Businesses need systems of record. Only when we have systems of record can we have systems of intelligence. And business leaders who develop systems of intelligence within their organizations will define the next frontier in their sector.
Let’s look at financial crime.
Systems of record at a bank or fund services firm can allow teams to learn about and then store info on a particular financial scam or scheme. When a bad actor attempts to repeat that scheme, the system of record recognizes it from its databank and can tell systems or people to shut down that bad actor.
But financial criminals know how banks and other institutions work. They are constantly changing their methods and schemes. It’s not enough for bankers or fund administrators to defend against the same types of crime. They must look for the same repeating patterns in their data. They need to defend against the crimes of the future. These crimes may look nothing like previous digital heists or fraudulent transactions.
The learning loop
This foresight requires a system of intelligence. AI tools should power it. These tools can run perpetual analyses on incoming data. They identify known dangers and flag suspicious “unknown unknowns.” These may indicate criminal activity. This kind of smart system helps bankers or other business leaders make breakthroughs. They do this based on the data that’s been collected. They provide foresight for what might come next using probabilities based on the system of record.
Systems of intelligence – a term coined by author Geoffrey Moore in 2017 – look deeper into transactional data to uncover the most well-hidden risks lurking within an organization. The feedback loop of finding new crimes then helps create new rules, keeping pace with the criminals while maintaining an expanding archive of their schemes.
It’s never been more important for financial firms to show they are serious about financial crime. The cost of financial crime compliance in the United States was predicted to hit almost $46 billion in 2022, up from more than $26 billion in 2019. Global financial crime costs banks north of $2 trillion annually.
Finance and investing firms need systems that are agile enough to confront the compliance challenges of tomorrow and take on the ever-expanding amount of work involved in financial crime and transaction monitoring. Only AI-powered solutions at this stage can deliver this level of efficiency and security.
As the Wall Street Journal’s Richard Vanderford reported, customers and regulations increasingly expect banks, funds, and others to deploy financial-crime-detecting AI systems. There’s no other way to scour billions of transactions while money launderers, human traffickers, drug dealers, and other criminals grow more sophisticated and tech-savvy daily. Vanderford cited AI proponents, saying, “AI can do the job better, require less staff, and enable continuous check-ups on customers and transactions for money-laundering issues and sanctions violations.”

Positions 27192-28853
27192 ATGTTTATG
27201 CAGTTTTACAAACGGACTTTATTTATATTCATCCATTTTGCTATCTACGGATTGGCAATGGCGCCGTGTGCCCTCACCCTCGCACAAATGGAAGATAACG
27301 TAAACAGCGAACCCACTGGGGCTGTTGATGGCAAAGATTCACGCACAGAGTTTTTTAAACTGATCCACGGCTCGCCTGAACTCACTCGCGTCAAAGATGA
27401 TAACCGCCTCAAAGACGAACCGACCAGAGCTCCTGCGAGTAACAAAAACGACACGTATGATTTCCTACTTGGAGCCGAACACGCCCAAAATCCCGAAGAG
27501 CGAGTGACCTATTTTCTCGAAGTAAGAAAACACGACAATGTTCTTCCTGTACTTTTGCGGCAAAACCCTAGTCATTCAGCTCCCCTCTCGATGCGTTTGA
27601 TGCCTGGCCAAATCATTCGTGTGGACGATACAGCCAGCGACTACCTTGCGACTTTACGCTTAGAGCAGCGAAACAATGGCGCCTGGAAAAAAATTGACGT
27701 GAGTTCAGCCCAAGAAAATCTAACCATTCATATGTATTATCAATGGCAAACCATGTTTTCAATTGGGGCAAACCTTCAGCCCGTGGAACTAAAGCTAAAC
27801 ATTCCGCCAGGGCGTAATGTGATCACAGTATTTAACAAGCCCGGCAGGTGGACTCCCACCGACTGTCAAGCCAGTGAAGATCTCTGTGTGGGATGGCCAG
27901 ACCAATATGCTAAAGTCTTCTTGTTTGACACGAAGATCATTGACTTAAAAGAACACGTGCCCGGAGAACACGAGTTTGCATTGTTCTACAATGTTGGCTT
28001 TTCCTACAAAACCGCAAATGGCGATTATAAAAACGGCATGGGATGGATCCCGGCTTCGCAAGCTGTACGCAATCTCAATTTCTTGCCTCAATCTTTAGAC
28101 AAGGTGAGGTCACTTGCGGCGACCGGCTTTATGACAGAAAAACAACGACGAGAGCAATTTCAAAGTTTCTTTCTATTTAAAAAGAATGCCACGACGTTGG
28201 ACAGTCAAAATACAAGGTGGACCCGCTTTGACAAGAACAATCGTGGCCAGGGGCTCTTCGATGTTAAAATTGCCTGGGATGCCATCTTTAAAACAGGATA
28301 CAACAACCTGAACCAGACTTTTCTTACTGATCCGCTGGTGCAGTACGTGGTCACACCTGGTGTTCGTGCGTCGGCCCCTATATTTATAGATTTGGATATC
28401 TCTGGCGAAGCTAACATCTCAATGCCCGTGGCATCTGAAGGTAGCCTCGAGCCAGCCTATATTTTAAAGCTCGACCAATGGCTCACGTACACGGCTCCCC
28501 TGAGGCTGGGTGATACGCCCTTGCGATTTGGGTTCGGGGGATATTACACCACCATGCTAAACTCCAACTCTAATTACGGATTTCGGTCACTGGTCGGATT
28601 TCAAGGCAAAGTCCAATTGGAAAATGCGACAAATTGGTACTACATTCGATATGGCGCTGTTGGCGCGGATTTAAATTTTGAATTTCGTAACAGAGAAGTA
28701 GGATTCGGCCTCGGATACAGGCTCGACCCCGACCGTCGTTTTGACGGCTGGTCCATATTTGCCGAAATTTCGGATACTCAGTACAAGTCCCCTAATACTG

From financial crime to heart attacks
To understand the power of AI-driven systems of intelligence in confronting these myriad challenges, it’s worth looking at how similar tools are revolutionizing health care – specifically preventing heart attacks.
The Semmelweis University Heart and Vascular Center in Hungary has treated thousands of patients with heart disease. They collected troves of data and images to create a patient similarity network. In short, they had a potentially powerful system of record. However unlocking the system’s potential required deploying an AI platform. The platform found patterns and delivered insights. This was achieved through a combination of topological data analysis and supervised and unsupervised learning.
The Center created a system of intelligence that is now detecting cardiovascular risk sooner, predicting patient outcomes more accurately — and saving lives.
This example shows how a system of record is only the first step in deploying data to improve outcomes. Taking the next step allows organizations to identify recurring problems. And they do it far more effectively. They start looking ahead constantly to identify risk. During a time of staff shortages and rising demands across sectors, AI crucially allows companies to increase efficiency without increasing head counts.
More than three in four financial executives see AI-enabled risk detection driving improvements in fraud prevention over the next year, according to a recent survey. More than half see it driving advancements in credit decisions and cost savings.
Firms with a system of intelligence stand to see significant reductions on two fronts. They significantly cut costs. And they avoid the potentially crushing blow of attacks or missed opportunities.